Appraising a undeveloped, vacant land is much different from appraising a house; the factors considered during the appraisal are much different. Here are some of the essential factors when it comes to empty land appraisal:
Zoning and Restrictions
Zoning and local restrictions determine the types of activities you can perform on the land, as well as the type of buildings you can construct. Some areas are meant for farming, others for commercial properties, and others for residential properties. The zoning specification under which your land falls has an effect on the price; for example, land in commercial zones typically fetch more than land in residential zones.
The current state of the land determines whether you can construct a property on it without much hassle, or if you need considerable improvement to make it construction-ready. For example, if the land is hilly and rocky, you may have to level it first before commencing construction. A swampy land that needs to be reclaimed first, for example, may not fetch as much as a dry land that is ready for construction.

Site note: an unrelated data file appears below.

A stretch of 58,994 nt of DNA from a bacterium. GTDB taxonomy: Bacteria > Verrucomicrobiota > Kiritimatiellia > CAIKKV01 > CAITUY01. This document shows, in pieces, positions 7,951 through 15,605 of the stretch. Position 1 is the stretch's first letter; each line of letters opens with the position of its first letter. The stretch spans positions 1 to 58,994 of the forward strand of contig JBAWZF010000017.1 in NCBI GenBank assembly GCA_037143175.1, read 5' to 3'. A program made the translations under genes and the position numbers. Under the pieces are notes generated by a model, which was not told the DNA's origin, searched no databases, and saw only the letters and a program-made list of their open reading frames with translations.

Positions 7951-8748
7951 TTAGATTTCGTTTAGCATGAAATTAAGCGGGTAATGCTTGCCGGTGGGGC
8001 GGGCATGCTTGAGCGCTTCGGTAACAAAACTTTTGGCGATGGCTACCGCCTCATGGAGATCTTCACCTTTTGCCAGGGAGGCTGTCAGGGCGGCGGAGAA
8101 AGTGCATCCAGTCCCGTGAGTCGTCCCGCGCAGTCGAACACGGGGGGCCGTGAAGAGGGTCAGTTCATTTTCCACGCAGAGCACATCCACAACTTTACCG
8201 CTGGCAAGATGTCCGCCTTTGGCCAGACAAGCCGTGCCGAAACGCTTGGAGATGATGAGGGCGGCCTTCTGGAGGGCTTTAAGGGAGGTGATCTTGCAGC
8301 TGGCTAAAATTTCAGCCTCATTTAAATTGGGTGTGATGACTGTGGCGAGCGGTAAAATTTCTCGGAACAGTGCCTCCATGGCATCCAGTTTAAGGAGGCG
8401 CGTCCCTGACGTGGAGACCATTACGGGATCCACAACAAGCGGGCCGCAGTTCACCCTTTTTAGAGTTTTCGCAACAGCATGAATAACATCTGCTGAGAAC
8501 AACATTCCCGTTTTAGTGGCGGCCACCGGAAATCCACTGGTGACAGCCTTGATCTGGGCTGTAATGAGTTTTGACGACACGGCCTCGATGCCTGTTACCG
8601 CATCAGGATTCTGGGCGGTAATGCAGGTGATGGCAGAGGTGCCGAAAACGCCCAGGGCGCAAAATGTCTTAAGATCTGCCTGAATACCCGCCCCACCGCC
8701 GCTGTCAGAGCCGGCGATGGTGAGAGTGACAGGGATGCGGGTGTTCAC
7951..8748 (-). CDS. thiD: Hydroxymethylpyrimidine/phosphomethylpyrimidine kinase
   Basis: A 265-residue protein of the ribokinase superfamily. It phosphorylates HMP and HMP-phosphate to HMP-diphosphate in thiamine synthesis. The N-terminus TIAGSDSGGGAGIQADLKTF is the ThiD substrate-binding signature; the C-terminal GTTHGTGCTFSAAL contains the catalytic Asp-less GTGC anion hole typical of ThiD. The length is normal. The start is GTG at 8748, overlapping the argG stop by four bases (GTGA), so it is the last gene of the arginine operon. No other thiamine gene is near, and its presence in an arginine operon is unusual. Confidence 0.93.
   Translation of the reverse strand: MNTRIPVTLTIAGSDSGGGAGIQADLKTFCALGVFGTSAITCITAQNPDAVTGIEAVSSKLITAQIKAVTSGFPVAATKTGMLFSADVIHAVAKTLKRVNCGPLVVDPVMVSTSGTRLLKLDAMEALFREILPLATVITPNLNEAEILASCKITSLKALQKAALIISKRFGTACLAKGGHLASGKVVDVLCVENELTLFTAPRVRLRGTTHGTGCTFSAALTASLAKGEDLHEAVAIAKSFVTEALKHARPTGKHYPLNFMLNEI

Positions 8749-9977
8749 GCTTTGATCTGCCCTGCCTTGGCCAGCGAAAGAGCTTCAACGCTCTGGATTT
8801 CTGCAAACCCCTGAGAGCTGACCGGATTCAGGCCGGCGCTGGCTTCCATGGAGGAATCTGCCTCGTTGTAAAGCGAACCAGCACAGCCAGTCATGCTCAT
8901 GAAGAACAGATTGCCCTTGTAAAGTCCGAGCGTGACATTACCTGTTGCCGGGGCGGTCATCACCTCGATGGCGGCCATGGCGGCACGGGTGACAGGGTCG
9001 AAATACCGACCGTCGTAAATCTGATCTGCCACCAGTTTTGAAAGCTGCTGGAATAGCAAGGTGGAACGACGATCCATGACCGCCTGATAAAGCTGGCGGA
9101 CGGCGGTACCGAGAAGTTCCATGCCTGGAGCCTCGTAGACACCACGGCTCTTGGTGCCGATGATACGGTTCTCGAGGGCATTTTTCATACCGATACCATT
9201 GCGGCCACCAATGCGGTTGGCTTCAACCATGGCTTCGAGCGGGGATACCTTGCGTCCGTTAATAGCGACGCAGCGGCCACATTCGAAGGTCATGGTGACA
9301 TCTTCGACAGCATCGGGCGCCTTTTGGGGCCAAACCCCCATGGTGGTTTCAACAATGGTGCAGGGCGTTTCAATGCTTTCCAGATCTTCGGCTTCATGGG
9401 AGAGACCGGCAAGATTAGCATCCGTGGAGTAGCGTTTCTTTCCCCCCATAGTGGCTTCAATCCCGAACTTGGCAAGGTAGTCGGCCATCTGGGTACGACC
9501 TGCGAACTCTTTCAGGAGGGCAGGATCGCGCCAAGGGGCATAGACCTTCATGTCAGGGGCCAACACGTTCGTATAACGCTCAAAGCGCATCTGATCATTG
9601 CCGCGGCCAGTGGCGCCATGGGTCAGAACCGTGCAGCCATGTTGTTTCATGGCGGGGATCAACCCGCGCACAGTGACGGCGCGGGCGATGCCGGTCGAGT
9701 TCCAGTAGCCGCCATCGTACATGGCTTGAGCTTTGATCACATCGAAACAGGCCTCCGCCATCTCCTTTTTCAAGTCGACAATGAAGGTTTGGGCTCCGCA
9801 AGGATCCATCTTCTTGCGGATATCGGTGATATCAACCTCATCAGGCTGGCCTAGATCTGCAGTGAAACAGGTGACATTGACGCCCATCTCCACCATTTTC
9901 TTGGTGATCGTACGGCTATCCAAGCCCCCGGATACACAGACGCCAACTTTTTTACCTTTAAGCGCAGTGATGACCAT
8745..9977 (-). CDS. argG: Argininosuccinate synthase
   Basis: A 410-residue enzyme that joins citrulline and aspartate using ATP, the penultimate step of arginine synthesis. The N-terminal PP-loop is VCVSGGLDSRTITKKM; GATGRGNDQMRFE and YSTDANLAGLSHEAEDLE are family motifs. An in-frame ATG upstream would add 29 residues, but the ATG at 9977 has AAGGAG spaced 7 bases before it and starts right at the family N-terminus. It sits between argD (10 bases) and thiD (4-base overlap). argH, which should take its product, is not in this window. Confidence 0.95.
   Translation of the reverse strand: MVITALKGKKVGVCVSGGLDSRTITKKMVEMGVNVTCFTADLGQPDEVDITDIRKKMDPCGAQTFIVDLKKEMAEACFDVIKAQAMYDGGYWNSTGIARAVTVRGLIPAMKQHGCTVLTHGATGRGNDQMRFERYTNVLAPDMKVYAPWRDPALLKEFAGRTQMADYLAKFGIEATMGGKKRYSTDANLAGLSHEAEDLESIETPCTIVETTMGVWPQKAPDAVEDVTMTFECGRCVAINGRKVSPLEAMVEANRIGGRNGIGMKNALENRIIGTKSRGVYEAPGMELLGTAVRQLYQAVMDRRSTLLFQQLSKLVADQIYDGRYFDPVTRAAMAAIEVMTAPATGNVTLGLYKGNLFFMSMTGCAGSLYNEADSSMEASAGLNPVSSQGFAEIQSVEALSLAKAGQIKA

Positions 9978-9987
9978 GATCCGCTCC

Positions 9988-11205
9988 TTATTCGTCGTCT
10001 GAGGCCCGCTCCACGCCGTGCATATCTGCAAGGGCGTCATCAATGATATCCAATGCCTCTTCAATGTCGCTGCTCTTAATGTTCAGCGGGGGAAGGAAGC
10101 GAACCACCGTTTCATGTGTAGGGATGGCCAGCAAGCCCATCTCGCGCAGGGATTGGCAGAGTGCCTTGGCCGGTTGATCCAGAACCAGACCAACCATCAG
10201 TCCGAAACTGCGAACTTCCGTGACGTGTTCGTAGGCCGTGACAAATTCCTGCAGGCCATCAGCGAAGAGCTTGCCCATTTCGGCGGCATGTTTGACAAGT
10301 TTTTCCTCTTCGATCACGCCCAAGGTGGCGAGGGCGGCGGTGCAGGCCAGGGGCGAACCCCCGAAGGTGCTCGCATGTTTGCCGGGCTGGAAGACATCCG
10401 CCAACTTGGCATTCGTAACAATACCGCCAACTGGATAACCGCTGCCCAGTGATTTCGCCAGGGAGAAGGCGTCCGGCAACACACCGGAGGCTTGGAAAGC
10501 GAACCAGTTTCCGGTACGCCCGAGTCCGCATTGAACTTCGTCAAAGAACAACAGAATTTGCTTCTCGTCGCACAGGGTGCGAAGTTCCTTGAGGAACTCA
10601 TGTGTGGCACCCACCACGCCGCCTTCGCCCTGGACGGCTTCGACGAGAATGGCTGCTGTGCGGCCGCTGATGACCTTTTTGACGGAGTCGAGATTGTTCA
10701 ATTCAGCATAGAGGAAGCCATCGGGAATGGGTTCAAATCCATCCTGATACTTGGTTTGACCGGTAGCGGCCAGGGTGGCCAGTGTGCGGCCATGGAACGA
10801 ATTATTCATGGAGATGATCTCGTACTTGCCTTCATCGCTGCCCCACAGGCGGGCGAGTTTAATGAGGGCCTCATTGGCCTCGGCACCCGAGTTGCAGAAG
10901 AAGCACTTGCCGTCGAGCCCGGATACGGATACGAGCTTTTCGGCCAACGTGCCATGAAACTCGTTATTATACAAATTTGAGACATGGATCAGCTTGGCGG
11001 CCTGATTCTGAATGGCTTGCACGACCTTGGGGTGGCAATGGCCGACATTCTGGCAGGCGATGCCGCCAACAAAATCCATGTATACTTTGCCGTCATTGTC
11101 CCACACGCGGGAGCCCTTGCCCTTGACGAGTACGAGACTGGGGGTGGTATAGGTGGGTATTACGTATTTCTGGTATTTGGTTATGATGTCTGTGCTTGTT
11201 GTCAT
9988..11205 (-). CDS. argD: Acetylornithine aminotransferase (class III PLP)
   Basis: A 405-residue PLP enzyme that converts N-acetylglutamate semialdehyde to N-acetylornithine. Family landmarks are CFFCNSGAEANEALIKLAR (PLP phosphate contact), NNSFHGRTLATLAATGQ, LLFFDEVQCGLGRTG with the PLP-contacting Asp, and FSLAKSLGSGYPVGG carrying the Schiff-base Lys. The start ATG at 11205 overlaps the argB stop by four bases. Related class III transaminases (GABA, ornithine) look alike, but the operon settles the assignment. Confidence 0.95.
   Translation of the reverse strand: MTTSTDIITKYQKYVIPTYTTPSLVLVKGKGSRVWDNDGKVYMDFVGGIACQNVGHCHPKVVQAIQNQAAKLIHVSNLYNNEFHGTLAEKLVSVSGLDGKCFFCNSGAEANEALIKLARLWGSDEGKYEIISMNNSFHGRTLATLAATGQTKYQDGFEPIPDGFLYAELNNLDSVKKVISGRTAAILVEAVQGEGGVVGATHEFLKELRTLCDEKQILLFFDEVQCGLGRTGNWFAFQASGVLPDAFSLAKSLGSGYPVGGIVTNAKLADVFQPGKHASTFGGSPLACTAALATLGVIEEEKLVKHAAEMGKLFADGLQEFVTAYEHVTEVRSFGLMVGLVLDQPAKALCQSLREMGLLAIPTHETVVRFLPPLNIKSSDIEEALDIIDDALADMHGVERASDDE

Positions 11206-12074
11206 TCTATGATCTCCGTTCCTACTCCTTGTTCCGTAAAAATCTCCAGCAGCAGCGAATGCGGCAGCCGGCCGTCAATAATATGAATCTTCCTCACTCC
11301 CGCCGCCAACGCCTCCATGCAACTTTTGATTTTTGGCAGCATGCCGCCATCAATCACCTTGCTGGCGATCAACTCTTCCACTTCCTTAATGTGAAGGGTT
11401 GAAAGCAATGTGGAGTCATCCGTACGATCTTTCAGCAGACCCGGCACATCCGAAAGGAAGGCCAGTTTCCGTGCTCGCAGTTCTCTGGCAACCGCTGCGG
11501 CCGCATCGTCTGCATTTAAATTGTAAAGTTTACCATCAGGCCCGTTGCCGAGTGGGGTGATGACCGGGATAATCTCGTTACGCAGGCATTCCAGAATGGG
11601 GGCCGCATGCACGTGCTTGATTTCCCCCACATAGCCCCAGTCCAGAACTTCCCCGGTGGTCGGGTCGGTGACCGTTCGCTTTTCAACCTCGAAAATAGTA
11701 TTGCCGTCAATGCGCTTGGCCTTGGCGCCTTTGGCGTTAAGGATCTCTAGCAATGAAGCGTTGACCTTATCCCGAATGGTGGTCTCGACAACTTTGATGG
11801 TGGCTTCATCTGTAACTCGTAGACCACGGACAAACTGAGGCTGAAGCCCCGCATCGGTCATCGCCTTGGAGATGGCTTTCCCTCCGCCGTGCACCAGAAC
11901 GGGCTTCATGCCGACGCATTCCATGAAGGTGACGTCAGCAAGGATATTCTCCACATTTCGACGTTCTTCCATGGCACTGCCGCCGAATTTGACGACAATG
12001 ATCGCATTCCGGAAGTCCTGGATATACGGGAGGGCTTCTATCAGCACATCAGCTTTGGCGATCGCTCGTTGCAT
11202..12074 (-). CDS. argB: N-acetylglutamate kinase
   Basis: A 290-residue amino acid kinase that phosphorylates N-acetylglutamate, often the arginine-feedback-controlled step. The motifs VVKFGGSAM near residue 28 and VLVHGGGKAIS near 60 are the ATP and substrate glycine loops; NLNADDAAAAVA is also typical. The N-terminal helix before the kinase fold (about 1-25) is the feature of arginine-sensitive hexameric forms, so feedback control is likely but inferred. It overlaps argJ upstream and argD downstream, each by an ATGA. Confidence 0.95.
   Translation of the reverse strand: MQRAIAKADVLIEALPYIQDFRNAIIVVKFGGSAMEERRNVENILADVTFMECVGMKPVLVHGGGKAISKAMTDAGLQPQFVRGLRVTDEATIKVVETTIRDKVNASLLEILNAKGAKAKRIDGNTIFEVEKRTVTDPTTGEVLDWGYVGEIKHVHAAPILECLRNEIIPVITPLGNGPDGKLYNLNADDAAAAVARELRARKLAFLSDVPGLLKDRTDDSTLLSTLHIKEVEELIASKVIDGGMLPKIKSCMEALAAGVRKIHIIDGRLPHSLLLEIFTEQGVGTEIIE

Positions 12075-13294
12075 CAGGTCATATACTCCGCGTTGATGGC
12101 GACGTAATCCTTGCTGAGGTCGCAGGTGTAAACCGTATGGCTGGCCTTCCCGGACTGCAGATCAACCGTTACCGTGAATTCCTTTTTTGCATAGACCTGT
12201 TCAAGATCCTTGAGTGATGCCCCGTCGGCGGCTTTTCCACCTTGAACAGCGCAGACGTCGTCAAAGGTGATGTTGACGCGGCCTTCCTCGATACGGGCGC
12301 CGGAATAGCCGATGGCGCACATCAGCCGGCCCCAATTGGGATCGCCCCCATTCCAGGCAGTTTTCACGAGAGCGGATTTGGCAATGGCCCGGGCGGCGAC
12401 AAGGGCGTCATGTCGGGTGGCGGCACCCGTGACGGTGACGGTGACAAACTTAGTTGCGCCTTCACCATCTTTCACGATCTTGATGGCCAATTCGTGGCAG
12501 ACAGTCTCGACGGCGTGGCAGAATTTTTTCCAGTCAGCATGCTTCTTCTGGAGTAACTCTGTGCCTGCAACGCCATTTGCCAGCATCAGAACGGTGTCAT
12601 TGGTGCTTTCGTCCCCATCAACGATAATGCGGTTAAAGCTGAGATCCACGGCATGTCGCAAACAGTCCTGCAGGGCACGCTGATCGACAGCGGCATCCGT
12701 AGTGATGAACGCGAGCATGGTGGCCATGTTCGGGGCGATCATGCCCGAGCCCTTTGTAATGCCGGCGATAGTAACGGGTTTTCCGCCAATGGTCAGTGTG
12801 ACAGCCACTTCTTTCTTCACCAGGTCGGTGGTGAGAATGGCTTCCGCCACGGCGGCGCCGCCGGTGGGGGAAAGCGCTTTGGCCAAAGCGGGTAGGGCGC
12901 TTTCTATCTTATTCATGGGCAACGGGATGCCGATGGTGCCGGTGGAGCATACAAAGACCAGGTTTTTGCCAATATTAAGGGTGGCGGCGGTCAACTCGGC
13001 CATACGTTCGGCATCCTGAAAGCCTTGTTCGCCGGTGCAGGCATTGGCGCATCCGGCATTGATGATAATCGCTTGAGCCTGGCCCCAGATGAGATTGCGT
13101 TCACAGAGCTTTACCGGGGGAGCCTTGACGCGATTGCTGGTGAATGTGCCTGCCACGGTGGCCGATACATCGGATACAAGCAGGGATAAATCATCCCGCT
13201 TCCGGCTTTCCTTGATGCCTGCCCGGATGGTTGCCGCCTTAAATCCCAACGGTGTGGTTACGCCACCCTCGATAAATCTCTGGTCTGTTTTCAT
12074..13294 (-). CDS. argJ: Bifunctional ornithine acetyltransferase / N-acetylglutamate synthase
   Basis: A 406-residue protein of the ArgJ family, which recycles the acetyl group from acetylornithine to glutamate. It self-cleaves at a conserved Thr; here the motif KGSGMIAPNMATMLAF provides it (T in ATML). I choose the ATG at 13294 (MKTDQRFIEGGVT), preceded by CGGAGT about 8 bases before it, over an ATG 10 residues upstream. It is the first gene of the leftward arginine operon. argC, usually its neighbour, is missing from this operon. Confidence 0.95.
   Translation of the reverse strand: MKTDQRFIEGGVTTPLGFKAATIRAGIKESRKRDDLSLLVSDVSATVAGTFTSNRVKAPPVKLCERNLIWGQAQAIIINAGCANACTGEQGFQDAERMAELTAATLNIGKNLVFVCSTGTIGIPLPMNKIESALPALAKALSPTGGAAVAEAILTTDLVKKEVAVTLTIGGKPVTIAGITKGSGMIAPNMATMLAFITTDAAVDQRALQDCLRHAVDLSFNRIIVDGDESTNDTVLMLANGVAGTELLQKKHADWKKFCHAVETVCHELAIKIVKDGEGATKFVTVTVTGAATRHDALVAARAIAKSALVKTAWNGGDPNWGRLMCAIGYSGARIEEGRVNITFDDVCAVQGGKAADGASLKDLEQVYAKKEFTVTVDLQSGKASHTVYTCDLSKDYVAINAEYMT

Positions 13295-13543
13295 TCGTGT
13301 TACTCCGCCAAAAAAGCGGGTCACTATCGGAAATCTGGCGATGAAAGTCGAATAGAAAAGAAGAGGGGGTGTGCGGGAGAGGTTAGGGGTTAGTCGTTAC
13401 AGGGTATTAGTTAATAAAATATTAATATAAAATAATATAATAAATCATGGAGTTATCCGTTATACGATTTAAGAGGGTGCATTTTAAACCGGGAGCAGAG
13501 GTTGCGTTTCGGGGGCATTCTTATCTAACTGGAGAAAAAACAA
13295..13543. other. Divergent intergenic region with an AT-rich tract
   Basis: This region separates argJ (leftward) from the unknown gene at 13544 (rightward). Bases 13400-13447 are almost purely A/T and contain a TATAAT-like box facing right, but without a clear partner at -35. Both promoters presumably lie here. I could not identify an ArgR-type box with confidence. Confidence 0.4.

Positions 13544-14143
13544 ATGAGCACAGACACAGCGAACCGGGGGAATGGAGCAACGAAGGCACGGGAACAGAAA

Improvements in Place
If there are any improvements in place, you should expect their value to be included in the sales price. Maybe the current owner has a perfect fence in place, has dug a well on the land, or has already connected the utilities. In any of those cases, expect to pay more for the land than you would have paid without the improvements.
People don't always buy land to construct residential homes; some people buy land to farm, while others buy land to construct commercial structures such as shopping malls. In many cases, the land zoning may give an indication of why one would be interested in such a piece of land. In that case, the income potential of the lot may also be a factor in its pricing.
Ease of Utility Connections
If you are buying undeveloped land that doesn't have even the basic utilities connected, then the ease of connecting the utilities will also affect the price of the land. In that case, proximity to utility connection points, for things like sewer, gas, and electricity, will determine the price of the land. The nearer the connection points are, the easier they will be to connect, and the more expensive the land will be.
Therefore, if you are buying your first empty lot, you may need help to ensure it's priced correctly. A real estate agent can help you do this just as they would help you with a home purchase.